A Lipsetian theory of voluntary power handover

Boucekkine, Raouf, Piacquadio, Paolo Giovanni & Prieur, Fabien

Front page of Journal of Economic Behavior and Organization

Photo: Elsevier

Published in:

Journal of Economic Behavior and Organization, December 2019

DOI: 10.1016/j.jebo.2019.10.010



We consider an autocracy where the ruling elite control both the resource wealth and education policies. Education prompts economic growth and enriches the budget of the elite. However, education also increases the “awareness of citizens” – capturing their reluctance to accept a dictatorship and their labor market aspirations – and forces the elite to expand redistribution or handover the power. A power handover leads to a more democratic regime, where the elite retains (at least partially) its economic power. This trade-off is the backbone of our Lipsetian theory of voluntary power handover. This theory provides new insights on the positive relationship between economic development, education, and democratization, and on the negative relationship between inequality and democratization. Finally, we revisit the resources-curse hypothesis within our setting.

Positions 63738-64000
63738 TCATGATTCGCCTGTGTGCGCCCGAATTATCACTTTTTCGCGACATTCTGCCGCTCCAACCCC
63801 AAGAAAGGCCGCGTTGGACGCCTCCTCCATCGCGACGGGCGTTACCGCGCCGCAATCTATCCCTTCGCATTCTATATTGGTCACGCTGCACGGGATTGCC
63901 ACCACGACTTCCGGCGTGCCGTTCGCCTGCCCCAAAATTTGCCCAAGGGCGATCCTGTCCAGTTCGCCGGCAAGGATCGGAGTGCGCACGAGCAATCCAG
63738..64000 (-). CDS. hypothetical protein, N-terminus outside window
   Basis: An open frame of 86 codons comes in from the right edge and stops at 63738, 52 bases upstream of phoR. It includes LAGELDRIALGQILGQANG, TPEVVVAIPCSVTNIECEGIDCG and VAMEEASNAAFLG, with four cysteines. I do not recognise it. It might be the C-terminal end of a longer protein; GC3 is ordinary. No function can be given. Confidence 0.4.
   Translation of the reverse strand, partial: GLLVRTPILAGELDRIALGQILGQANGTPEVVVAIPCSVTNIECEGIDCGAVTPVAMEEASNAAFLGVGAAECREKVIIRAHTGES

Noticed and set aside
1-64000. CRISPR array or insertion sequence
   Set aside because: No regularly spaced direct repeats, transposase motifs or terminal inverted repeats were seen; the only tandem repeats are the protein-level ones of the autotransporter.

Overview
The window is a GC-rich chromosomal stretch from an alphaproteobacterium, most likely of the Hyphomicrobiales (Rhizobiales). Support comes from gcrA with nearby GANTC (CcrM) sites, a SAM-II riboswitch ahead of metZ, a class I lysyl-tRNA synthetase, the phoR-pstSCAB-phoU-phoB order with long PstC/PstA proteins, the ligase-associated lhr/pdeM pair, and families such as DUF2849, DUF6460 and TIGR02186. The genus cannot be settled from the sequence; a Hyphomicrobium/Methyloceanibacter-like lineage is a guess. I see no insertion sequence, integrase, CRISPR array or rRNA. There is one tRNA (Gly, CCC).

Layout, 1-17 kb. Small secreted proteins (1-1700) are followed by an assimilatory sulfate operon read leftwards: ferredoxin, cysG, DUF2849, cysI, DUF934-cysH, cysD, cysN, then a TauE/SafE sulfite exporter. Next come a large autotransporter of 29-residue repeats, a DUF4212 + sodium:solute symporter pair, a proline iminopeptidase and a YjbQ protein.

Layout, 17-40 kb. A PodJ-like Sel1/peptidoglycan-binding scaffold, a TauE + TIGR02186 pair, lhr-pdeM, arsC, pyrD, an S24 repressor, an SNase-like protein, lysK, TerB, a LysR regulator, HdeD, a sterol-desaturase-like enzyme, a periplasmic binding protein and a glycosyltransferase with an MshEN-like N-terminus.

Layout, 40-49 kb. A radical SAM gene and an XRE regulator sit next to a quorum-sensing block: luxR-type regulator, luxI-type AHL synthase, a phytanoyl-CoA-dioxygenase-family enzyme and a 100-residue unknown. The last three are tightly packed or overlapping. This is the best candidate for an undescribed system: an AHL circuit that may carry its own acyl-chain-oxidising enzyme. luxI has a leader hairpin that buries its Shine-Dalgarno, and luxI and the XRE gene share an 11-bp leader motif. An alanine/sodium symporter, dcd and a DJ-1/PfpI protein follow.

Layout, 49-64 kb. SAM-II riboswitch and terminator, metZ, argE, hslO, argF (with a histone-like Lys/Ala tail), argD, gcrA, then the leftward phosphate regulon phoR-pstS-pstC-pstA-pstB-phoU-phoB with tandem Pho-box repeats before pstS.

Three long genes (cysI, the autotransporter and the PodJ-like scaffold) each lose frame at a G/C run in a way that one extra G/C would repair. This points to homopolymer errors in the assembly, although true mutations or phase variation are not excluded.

Published Jan. 21, 2020 12:00 AM - Last modified Nov. 10, 2020 2:12 PM